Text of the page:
Finland says thousands of migrants are seeking to enter via Russia

Finnish Interior Minister Rantanen holds press conference in Helsinki

By Essi Lehto

HELSINKI (Reuters) -Finland said on Tuesday that "thousands" of third-country migrants were waiting to cross the border onto its territory from Russia.

Finland closed all crossings on its 1,340 km (830 mile) border with Russia late last year amid a growing number of arrivals who lacked valid documents to enter the European Union. Helsinki accuses Moscow of funnelling migrants to the border, a claim the Kremlin has denied.

"We have information that thousands of people on the Russian side are waiting to get to Finland," Interior Minister Mari Rantanen told a news conference, adding that this represented "a threat to society".

Rantanen declined to say how Finnish authorities had obtained the information.

While Finland's forested border areas have seen freezing temperatures and deep snow during the winter months, Rantanen said she believed more migrants may seek to cross illegally as spring arrives and temperatures gradually increase.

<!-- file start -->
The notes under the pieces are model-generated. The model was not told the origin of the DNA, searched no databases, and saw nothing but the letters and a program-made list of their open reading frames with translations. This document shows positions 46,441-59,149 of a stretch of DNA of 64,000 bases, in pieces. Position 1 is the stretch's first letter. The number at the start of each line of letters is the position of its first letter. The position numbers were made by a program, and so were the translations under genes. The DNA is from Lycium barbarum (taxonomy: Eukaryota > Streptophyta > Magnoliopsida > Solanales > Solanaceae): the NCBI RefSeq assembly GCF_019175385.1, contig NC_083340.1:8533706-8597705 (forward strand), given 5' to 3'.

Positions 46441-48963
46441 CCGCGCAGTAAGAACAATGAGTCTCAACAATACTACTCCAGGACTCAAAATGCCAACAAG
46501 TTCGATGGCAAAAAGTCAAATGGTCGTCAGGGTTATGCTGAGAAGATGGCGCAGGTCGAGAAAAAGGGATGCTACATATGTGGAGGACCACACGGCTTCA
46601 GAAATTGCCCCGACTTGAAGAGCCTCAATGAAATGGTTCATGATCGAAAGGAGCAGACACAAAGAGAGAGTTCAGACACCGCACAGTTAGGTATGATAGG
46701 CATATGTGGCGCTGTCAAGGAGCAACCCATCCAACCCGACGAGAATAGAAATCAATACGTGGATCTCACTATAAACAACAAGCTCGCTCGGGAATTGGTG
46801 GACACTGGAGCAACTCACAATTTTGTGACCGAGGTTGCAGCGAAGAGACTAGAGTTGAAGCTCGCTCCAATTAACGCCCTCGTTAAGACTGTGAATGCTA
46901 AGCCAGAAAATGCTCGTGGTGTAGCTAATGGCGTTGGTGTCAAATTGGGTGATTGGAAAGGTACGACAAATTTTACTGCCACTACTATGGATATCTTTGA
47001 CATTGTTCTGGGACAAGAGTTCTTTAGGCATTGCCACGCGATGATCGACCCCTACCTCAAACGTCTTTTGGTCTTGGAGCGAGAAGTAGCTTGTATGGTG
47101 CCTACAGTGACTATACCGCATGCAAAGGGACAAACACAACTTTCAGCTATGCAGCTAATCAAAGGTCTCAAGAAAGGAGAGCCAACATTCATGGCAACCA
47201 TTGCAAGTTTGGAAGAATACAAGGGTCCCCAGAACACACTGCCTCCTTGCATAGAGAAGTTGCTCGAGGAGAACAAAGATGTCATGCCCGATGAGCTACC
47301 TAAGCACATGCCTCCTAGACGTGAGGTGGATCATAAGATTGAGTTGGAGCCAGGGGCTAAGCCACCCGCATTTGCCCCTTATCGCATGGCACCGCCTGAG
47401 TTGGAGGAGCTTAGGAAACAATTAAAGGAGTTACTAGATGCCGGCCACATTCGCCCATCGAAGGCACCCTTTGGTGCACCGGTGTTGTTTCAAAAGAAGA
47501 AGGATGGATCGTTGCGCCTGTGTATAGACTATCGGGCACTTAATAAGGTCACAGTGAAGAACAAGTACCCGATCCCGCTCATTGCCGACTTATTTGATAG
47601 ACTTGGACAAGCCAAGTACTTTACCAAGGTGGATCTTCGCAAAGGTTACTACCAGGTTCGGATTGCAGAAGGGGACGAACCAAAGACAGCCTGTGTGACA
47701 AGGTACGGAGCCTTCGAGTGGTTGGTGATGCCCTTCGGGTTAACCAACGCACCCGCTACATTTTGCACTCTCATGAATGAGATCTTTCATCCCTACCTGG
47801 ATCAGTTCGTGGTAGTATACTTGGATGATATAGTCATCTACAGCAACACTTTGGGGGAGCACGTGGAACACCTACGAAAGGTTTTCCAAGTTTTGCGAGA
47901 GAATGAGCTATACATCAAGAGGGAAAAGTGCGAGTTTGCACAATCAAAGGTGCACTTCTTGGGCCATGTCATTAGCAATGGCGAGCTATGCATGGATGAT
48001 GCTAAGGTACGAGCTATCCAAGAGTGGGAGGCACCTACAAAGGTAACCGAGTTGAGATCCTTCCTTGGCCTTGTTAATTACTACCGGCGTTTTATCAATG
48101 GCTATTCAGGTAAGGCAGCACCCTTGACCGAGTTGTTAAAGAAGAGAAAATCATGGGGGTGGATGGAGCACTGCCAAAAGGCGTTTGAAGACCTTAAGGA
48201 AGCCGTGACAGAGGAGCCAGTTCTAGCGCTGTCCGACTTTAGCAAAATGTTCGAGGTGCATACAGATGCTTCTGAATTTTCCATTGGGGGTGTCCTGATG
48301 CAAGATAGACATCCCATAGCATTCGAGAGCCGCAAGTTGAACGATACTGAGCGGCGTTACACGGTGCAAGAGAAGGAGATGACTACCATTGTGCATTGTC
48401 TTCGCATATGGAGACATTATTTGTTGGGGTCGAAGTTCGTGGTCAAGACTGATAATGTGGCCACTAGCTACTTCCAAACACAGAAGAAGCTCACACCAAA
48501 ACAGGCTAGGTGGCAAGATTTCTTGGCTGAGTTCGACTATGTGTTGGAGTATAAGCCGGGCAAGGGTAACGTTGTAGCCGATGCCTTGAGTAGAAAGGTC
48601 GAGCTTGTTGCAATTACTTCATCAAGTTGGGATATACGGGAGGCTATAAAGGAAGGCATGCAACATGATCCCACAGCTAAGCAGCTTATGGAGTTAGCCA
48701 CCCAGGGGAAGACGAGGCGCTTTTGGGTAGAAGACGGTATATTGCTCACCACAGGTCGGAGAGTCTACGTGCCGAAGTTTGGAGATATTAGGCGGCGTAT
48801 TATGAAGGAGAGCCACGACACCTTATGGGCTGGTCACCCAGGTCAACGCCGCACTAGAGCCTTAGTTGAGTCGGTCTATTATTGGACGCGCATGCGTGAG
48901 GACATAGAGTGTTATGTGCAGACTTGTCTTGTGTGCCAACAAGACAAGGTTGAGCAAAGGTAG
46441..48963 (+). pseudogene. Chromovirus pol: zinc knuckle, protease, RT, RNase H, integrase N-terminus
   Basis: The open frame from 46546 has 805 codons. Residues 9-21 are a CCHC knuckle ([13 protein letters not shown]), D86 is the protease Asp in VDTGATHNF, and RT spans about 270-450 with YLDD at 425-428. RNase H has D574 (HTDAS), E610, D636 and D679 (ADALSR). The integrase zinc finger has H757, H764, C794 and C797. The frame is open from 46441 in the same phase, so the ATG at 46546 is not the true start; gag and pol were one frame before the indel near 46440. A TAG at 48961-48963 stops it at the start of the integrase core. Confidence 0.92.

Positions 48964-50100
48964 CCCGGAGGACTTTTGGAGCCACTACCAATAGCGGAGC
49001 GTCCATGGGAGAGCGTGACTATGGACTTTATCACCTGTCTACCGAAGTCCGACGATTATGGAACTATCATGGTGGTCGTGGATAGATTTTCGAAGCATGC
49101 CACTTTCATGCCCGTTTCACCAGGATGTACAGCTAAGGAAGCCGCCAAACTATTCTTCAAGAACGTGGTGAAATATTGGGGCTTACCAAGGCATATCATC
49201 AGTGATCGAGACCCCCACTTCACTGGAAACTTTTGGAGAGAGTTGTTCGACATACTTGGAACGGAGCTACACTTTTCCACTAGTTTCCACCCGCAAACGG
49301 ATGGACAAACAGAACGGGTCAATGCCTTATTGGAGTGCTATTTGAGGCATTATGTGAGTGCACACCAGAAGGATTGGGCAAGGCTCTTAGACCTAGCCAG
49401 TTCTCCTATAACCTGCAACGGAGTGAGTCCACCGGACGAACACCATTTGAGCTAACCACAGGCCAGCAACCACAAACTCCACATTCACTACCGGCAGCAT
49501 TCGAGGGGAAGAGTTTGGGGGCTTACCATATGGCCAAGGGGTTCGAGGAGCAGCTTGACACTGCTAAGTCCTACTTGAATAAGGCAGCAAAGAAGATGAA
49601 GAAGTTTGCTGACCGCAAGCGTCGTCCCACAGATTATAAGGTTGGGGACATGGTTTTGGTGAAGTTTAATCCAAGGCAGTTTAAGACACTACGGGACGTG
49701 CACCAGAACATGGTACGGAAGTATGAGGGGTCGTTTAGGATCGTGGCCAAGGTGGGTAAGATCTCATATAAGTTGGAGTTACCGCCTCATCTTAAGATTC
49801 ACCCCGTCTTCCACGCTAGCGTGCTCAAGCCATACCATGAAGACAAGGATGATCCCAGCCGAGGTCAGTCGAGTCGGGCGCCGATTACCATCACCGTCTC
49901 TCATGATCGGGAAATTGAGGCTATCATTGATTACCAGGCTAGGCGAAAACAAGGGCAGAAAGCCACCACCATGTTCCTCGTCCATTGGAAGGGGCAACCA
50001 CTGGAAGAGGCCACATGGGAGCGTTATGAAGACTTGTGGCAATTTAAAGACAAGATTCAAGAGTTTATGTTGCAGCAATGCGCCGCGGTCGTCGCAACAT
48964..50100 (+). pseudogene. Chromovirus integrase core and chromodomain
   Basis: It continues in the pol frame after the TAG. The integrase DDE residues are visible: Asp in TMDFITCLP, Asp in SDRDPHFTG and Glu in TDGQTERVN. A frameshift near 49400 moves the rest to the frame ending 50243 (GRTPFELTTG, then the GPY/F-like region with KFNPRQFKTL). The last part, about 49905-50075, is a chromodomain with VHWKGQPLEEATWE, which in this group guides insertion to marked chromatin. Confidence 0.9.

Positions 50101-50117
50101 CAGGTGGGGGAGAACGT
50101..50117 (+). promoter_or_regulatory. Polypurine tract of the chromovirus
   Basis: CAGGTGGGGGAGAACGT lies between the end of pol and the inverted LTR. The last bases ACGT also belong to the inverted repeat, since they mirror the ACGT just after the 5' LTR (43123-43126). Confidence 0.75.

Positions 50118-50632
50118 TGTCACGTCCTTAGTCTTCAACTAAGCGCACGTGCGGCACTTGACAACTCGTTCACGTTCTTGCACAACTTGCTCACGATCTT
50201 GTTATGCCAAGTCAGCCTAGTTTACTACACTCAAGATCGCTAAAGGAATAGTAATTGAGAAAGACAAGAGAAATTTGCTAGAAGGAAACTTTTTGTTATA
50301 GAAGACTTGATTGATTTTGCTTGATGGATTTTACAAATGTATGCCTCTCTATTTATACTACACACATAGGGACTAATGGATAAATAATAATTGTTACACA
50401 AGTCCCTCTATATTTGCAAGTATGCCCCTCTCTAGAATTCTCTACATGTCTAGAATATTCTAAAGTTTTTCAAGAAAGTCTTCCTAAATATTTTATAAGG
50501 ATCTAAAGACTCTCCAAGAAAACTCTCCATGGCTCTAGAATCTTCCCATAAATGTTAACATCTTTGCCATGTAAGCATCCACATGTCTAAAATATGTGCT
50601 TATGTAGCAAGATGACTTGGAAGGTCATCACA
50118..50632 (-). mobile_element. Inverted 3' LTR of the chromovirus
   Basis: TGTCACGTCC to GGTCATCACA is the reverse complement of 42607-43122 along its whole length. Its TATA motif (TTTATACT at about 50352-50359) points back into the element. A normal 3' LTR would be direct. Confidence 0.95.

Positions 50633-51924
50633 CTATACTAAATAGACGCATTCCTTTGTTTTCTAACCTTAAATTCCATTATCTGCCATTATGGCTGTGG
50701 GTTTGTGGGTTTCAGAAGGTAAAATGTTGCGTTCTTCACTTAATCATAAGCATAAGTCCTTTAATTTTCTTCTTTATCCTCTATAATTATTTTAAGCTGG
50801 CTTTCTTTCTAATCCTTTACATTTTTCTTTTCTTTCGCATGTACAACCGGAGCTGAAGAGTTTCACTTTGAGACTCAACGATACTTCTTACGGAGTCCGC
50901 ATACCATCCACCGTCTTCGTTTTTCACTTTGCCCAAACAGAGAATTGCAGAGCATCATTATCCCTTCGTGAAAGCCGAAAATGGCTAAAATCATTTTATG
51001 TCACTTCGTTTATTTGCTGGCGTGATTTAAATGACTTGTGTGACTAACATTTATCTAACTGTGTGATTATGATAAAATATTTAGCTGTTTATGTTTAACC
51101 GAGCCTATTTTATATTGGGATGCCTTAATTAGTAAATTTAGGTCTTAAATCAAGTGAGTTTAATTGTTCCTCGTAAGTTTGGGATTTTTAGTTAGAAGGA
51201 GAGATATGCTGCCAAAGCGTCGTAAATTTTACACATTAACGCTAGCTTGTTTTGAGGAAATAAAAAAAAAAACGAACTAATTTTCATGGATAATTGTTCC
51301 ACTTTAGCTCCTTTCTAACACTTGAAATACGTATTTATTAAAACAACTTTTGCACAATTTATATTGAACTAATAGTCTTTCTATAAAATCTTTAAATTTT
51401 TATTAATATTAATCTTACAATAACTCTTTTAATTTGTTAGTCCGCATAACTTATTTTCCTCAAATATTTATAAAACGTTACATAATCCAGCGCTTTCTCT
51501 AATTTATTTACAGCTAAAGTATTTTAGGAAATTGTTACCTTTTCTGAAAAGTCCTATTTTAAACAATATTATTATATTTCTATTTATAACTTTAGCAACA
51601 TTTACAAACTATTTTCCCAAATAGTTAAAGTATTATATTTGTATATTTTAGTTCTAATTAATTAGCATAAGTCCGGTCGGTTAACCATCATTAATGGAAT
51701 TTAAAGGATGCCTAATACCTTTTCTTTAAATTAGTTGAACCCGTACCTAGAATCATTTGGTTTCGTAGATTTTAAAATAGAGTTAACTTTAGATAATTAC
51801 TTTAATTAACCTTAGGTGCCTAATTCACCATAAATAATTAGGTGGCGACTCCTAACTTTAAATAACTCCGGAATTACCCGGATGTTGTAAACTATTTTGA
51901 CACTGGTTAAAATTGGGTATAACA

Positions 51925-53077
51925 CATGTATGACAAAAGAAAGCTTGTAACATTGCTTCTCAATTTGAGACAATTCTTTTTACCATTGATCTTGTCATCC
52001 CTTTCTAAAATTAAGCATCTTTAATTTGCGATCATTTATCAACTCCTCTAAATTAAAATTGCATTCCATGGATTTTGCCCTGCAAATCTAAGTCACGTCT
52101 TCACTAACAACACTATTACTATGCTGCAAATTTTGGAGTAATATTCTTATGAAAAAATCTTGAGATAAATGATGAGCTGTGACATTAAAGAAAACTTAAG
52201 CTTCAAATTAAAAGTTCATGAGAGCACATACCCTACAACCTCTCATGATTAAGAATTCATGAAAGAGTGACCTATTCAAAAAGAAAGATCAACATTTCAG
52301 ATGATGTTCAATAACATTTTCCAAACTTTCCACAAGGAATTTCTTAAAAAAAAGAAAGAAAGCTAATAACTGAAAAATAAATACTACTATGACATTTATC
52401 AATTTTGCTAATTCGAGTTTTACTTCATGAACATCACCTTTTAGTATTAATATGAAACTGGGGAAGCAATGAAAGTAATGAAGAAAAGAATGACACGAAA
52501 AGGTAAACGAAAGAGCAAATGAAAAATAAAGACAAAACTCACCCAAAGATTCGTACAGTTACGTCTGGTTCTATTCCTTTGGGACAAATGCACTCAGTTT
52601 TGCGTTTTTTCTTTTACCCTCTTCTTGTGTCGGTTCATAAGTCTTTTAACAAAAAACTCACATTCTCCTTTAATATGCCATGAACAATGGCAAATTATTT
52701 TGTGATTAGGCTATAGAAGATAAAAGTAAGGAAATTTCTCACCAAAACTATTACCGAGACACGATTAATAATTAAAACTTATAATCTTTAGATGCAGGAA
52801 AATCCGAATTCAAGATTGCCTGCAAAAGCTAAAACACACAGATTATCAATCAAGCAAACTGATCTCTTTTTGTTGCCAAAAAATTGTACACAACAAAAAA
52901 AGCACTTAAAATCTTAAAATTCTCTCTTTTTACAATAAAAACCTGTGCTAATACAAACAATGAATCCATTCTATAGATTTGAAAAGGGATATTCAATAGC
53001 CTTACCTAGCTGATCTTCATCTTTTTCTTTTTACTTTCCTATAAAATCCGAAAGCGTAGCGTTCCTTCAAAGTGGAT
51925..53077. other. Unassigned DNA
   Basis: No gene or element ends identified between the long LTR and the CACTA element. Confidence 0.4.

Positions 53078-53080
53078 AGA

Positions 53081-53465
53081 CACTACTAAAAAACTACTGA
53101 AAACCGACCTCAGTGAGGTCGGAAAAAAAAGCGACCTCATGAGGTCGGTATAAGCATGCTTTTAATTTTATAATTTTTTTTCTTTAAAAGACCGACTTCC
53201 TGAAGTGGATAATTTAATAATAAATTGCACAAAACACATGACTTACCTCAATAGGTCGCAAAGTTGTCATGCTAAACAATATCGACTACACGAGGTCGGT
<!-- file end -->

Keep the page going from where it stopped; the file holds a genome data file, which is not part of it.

Rantanen said existing EU legislation did not offer solutions for handling situations like the one faced by Finland.

The Finnish border authority has said more than 1,300 asylum seekers from nations including Yemen, Somalia and Syria had entered Finland from Russia between August and December last year, 900 of them in November alone. In comparison, the number before last August had averaged just one person a day.

Finland's immigration authority told Reuters in January that it had not been able to locate some 160 of the migrants and that they had probably continued to another European country.

Relations between Russia and Finland, once relatively cordial, have deteriorated sharply since Helsinki's decision to join NATO following the Russian invasion of Ukraine on Feb. 24, 2022.

The Finnish Interior Ministry said on Monday it would swiftly draft legislation to strengthen border security and combat attempts by Moscow to pressure Finland in the form of instrumentalised migration.

The government will present its proposal to parliament next month, it added.

(Reporting by Essi Lehto, editing by Terje Solsvik and Gareth Jones)